I blog therefore I am? – Why I blog
I wrote a whole blog post on this a few days after the Cardiff Blogs meetup, but lost the whole thing when I published! Finally had a chance to update, so here’s what I meant to say:
Why blog? I actually think it’s an easier question to answer than you’d think.
Let’s face it, blogging is utterly addictive. Where else do you have such editorial freedom than on the internet? The immediacy of blogging is incredibly attractive, with a whole audience out there just waiting to see what comes out of your fingertips.
Or so you’d like to think anyway. There is a certain vanity to blogging, which one attendee at Cardiff Blogs articulated in one of his questions to the panel I was a part of.
“Who actually cares? Why do people read this stuff?”
The fact is, people are bloody nosy. It’s just human nature. Blogging takes things one step further than Facebook or Twitter – in my early days as a blogger, it was almost like reading a diary someone left open for anyone to flick through.
Yet blogging has developed so much since I first started my little angsty LiveJournal (long since deleted, but as the internet remembers all, I’m not telling you my username, far too embarrassing). It’s more than just detailing the mundane – bloggers have developed into distinct communities producing inspirational and thought-provoking content which has nothing at all to do with what you had for dinner last night.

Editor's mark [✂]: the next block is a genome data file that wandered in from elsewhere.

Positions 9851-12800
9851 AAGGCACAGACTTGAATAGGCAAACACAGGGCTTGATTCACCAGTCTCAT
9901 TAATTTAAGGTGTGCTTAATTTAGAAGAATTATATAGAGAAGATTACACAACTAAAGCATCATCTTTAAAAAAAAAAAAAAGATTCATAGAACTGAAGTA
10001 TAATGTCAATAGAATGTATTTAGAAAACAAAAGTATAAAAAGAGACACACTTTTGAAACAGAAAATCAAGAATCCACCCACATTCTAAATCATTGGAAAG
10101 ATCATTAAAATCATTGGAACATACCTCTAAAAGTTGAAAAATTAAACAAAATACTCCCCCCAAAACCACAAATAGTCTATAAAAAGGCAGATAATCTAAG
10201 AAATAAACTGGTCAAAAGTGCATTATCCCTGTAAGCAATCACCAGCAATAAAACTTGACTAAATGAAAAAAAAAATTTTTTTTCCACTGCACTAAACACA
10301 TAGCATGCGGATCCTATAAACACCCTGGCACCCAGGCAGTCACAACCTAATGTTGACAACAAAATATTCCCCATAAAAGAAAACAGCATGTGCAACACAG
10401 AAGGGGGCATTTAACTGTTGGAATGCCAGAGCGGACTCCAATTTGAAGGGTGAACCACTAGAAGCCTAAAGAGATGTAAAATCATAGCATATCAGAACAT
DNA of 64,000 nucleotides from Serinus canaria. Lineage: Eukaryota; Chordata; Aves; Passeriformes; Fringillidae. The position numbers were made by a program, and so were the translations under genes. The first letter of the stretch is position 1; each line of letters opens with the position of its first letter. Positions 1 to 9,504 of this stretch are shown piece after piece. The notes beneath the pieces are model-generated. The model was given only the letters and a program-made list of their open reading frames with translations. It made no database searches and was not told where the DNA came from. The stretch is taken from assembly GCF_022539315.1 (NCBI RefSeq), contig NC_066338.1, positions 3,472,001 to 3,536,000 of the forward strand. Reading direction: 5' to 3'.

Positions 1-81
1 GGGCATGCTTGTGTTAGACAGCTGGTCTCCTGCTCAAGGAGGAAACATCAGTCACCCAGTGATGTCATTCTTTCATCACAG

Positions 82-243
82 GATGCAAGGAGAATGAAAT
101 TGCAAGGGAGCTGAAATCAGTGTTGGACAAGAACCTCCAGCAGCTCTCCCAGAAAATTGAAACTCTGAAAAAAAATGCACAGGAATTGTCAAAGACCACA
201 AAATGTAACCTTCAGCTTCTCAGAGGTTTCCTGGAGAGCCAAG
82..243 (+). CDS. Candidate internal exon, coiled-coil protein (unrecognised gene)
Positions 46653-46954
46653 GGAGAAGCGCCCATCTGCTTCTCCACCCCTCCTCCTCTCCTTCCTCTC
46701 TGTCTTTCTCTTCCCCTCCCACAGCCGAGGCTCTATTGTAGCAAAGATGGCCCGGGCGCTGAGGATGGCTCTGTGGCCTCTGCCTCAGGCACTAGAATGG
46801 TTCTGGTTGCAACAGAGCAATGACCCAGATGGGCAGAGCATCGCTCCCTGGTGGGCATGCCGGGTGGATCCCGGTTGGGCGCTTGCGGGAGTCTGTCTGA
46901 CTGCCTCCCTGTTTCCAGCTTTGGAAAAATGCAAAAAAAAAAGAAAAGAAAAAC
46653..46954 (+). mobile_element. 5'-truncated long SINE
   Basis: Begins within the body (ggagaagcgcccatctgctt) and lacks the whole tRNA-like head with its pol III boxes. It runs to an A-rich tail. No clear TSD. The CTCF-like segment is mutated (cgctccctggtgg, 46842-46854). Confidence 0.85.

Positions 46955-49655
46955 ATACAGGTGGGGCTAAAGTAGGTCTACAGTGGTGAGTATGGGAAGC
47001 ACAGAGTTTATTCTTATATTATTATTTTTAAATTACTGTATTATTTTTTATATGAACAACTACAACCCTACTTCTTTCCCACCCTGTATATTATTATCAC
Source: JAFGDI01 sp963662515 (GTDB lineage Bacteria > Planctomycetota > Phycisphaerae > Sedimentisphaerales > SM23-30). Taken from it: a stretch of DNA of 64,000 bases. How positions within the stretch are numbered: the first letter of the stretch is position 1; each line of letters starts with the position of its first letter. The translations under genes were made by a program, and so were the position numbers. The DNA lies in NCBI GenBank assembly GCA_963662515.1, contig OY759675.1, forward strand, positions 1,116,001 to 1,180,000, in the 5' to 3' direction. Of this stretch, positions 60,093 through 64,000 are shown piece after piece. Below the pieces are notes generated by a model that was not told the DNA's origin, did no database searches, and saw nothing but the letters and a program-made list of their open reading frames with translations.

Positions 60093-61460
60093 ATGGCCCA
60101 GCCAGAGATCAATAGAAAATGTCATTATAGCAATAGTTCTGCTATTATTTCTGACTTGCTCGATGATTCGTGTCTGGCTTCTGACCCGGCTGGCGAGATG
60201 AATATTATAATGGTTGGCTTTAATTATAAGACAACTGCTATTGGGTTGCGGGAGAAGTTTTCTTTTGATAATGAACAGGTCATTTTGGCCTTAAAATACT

In essence, this is why I blog: because I like to think I have something interesting to say. As a trainee journalist, it’s pretty much the perfect way to show an editor I’m keen and enthusiastic, or at least I hope so. Fingers crossed, blogging will help to get a job.
There’s no reason why not. I’m still fairly convinced The Siren, my Swansea blog, got me my place on the course at Cardiff. Part of the reason I set it up was because I was worried I wouldn’t get enough cuttings and experience on the university’s paper and I hoped showing I could be self-driven enough to drive my own content would show I was keen and willing to learn.
But there’s one huge factor I’m missing here. Blogging’s great for immediate content, proof of self-driven commitment and a willingness to write – but above all, I actually really enjoy doing it.
It’s the cliche they tell you not to repeat in interviews, but I’ve always loved writing. I was the kid in primary school who churned out exercise book after exercise book full of fantastical stories about dragons, magic and, er, Power Rangers. A long-running joke in the Cresci household involves me making my millions a la J.K Rowling with my best-selling novel, just enough to pay for Mami and Papa Cresci’s holiday home.
I may be a journalist nowadays, but I think I might always be a bit of a blogger at heart.
Want to read some more bloggers musing about why they enjoy tapping away? Check out my colleagues’ posts: Tom Rouse here and James Chapple here. Then there’s fellow panellist Ardie Collins over here. Cardiff Blogs have opened the discussion on their blog, so you can join in there too!
So much blogging, so little time.